Thursday, May 21, 2009

Tiananmen Square: June 4th, 1989

Next week on June 4th, we will mark the twentieth anniversary of the day the tanks rolled over the students in Beijing's Tiananmen Square. I remember the day well.

That was Commencement at St. John's University in New York where I was teaching. The ceremonies were in the field house where the Redmen played basketball. It was right across from Bent Hall (named after Bruce Bent, inventor of the money market mutual fund) where my office was.

St. John's robes are scarlet, so the whole field house was a sea of red as three governors (and alumni) spoke to the graduates. That image of the color of blood is etched into my psyche for the news of the horror was just seeping out as we gathered. The blood bath had begun over night as the army moved in with tanks and armored personnel carriers, shooting indiscriminately and rolling over the students. The official estimates according to Wikipedia are 241 dead and the unofficial estimates run as high as 7,000.

The students had occupied the Square since mid-April in a huge pro-Democracy demonstration. There was a division of opinion in the Chinese elite about what to do. The hard liners ultimately won. The loser was Zhao Ziyang, the General Secratary of the Communist Party of China, who overnight went from the most powerful man in the largest country in the world to a prisoner under house arrest.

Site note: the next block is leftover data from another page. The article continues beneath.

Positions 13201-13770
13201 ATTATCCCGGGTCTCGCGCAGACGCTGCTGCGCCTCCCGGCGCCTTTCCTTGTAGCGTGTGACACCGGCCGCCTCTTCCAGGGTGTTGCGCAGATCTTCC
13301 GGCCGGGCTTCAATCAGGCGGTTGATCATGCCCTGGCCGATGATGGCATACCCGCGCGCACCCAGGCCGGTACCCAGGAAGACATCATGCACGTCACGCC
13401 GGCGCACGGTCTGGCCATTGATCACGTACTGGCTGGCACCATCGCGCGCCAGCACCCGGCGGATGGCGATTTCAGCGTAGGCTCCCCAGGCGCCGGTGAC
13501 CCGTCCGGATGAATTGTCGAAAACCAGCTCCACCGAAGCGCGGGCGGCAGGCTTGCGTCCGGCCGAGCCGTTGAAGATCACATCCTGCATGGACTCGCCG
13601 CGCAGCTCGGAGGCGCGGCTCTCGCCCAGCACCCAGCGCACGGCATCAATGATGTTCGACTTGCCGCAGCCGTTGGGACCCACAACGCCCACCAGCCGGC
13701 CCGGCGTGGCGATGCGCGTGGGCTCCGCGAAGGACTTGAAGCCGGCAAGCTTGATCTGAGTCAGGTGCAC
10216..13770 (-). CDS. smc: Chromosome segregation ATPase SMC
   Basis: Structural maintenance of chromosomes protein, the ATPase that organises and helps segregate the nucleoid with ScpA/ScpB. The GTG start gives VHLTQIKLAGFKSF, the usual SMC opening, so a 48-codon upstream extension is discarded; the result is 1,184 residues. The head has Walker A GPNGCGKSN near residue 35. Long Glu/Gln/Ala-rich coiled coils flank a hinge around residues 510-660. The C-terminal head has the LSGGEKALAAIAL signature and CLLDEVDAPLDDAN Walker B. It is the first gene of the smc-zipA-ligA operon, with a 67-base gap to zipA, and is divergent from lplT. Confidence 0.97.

In its editorial, "Zhao Ziyang's Revenge," the Wall Street Journal explains, "Zhao was a champion of economic liberalization and famous among China's farmers for his agricultural reforms. In the spring of 1989, he agreed with student demands for transparency, less corruption and a freer press." The occasion for its editorial is the publication of Zhao's secret memoirs. As the Journal editorializes in its Asian edition, "As the 20th anniversary of the Tiananmen Square massacre approaches, that history remains as dangerous as ever to China's leadership." Sky Canaves reviews the book in the Asian edition and read and hear (in Chinese) excerpts in "Memoir of Former China Communist Chief." Zhao taped his memoirs over a number of years and these transcribed memoirs are coming out in book form: Prisoner of the State: The Secret Journal of Premier Zhao Ziyang, Adi Ignatius, ed.". Simon and Schuster are the publishers.

In a related piece, Bao Pu, who with Renee Chiang translated and edited the English version, explains "What Happened in Tiananmen Square."

Mr. Caves reports "A Chinese government spokesman brushed off questions from the foreign media about" Zhao's memoirs.

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